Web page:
Check out our review of the season 8 premiere: ‘House’ Season 8 Premiere Review & Discussion
After what many might call a hit-or-miss season of House, it all comes down to the season 7 finale.
When a performance artist is saved from setting herself on fire, a seemingly innocent elephant serves to make House and the rest of the team begin to believe that they may be playing a part in her next “work of art.”
Continuing this season’s general trend of lack-luster storytelling, mixed with moments of brilliance, the House season 7 finale perfectly personifies both the positive and the (many) negative traits that viewers have come to experience as this season painfully crawled to one of the most underwhelming, incoherent finales of the year.
A set of beautifully shot stylistic scenes opens the finale, making one believe that, like last week’s terrific (yet extremely graphic) episode, fans would be treated to an interesting story that would seamlessly converge into a surprising conclusion and seasonal cliffhanger. Unfortunately, that was not the case – by any means.
Perpetuating the sense that this past season of House was but a mere film school project, many of its episodes – including the finale – were so thematically different in their visual execution and story development that it became hard, if not impossible, to even find some resemblance to the series we all fell in love with years ago.
Like House on his downward drug spiral, this season has most certainly felt like it was mirroring the horrific path that the series’ protagonist found himself on. With continuous convoluted storytelling that conveys the sense that the producers don’t actually know what they’re doing, the House season 7 finale was an empty, heartless and all but pointless hour-long journey of perpetual failure.
With a patient of the week whose story challenges those watching to calculate their acceptable limits of boredom on television and a conclusion that is both irrelevant and inconclusive, one soon begins to realize why the studio negotiations for House season 8 were so tedious. Serving to present itself as an empty shell of the series that garnered so much praise in its early season, one has to wonder how (and why) fans continue to tune in, and for what reason.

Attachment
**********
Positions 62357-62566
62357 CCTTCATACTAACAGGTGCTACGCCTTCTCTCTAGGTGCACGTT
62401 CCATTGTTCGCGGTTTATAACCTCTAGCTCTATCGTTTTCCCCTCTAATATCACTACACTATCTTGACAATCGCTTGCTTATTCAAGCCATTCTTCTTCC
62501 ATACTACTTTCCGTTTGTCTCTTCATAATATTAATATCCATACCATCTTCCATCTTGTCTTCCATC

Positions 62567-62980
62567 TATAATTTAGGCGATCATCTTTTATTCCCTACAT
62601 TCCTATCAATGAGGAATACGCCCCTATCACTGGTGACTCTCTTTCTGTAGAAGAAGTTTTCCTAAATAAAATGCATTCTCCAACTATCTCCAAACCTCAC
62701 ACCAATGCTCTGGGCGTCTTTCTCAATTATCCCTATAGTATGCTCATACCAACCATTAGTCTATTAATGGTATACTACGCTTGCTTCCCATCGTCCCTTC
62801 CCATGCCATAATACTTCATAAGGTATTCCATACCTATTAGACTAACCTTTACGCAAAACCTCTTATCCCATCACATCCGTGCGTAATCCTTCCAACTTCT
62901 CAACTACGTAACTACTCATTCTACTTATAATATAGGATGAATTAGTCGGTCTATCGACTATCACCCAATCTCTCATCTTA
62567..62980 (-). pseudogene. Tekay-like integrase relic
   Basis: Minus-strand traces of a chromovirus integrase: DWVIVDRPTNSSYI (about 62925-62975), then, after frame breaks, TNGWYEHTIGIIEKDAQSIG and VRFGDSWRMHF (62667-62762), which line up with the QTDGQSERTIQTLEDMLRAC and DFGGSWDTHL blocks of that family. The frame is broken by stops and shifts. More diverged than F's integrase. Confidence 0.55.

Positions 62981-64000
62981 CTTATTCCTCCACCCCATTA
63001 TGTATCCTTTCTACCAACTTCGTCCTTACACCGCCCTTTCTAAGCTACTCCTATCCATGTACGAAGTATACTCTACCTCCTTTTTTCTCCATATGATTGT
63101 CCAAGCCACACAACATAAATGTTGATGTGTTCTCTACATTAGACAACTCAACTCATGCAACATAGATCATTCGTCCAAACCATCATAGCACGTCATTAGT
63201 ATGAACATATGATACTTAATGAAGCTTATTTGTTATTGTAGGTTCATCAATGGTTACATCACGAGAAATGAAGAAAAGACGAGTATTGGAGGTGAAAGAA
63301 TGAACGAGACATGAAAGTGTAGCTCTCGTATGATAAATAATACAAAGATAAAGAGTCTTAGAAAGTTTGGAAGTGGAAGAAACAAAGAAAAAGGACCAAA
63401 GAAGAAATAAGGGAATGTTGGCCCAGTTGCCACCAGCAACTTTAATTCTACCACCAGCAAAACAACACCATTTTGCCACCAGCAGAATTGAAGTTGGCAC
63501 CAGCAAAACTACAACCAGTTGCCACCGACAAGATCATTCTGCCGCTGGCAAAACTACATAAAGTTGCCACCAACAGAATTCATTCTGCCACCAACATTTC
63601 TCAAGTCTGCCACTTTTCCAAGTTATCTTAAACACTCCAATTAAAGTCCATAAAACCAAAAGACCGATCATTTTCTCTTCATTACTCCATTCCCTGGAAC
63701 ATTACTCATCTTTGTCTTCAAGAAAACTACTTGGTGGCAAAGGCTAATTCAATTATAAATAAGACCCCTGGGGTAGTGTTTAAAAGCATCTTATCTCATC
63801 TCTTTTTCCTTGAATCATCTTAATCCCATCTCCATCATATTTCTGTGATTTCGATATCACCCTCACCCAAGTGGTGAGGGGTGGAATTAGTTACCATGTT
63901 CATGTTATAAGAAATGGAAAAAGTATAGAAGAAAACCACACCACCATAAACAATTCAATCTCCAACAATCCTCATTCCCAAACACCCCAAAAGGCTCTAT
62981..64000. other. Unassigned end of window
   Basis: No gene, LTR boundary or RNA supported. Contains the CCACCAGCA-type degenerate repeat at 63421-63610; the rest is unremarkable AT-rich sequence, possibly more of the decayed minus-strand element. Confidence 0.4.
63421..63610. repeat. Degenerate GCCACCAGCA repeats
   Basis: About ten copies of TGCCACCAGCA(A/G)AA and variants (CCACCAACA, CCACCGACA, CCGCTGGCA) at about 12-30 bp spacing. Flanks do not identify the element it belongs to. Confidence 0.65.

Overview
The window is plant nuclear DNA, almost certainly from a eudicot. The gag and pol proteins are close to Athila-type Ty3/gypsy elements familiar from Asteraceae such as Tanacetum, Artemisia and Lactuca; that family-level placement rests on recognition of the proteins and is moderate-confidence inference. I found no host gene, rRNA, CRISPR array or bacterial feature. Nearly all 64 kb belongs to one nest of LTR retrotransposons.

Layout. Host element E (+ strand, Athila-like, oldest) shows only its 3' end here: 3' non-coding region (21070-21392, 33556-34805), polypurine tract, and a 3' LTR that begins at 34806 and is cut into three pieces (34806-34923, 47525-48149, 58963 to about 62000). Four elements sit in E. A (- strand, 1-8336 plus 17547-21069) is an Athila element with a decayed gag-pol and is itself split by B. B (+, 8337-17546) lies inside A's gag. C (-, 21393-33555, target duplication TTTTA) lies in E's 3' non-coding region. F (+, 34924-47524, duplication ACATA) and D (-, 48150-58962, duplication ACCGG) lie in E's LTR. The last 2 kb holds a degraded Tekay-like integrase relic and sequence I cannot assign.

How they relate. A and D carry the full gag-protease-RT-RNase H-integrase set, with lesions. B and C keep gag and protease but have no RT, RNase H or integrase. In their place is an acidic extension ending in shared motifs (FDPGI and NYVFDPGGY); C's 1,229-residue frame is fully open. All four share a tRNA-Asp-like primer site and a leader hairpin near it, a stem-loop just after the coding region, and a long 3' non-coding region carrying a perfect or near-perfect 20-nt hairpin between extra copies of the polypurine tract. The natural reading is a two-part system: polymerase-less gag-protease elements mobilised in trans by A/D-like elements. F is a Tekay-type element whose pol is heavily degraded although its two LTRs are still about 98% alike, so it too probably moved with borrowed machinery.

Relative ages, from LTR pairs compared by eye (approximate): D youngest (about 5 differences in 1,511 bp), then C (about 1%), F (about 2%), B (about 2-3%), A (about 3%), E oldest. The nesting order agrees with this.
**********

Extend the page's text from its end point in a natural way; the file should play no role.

From the horribly constructed performance artist storyline, to the “surprising” revelation that Taub can easily get anyone pregnant (which appears to be a favorite trait amongst Fox series) and the terribly conceived seasonal cliffhanger plot progression, every element – from the minute to the monumental – felt as it if was thrown together in an attempt to “shock and awe” its continually dwindling audience.
Make no mistake; the disaster that has became the House season 7 finale has nothing to do with the stable of actors the series currently employs. Like most television series riddled with terribly executed storylines, the actors must merely perform the material they are presented with. Since House contains some of television’s most over-looked (but extremely talented) actors – especially Peter Jacobson – sitting through the presented finale felt like you’re literally watching the eclectic cast “work” in the same manner everyone around the world must do – i.e. begrudgingly.
With Lisa Edelstein making her exit at the end of this season, one might assume that the provided resolution of House driving through her living room was a catalyst. Unfortunately, this was not the case. Since the season finale completed filming during the NBC and Fox negotiations, the producers not only expected House to receive a season 8 order, but for all of the characters to return.
While there’s always a chance that next season may turn things around and see Fox’s hit series return to its glory, one must question how (or why) this season presented itself in the way it has. Even though long-running series can sometimes became stale, and expectant of its core fan base, House season 7 served to relegate the once famed show into a mockery of itself that ultimately challenges its audience to tune out.
As the past season’s ratings have shown that many fans have happily accepted that challenge – there are still many fans that will stick around until its inevitable end. Unfortunately, that end may just be around the corner.
Whether or not you consider yourself part of the group that will simply stop watching, or will return to see what actually happens, the one question that still remains is how did a series that was once filled with so much creativity and ingenuity turn into an embarrassingly executed series.
House airs Monday @8pm on Fox
Follow Anthony on Twitter @anthonyocasio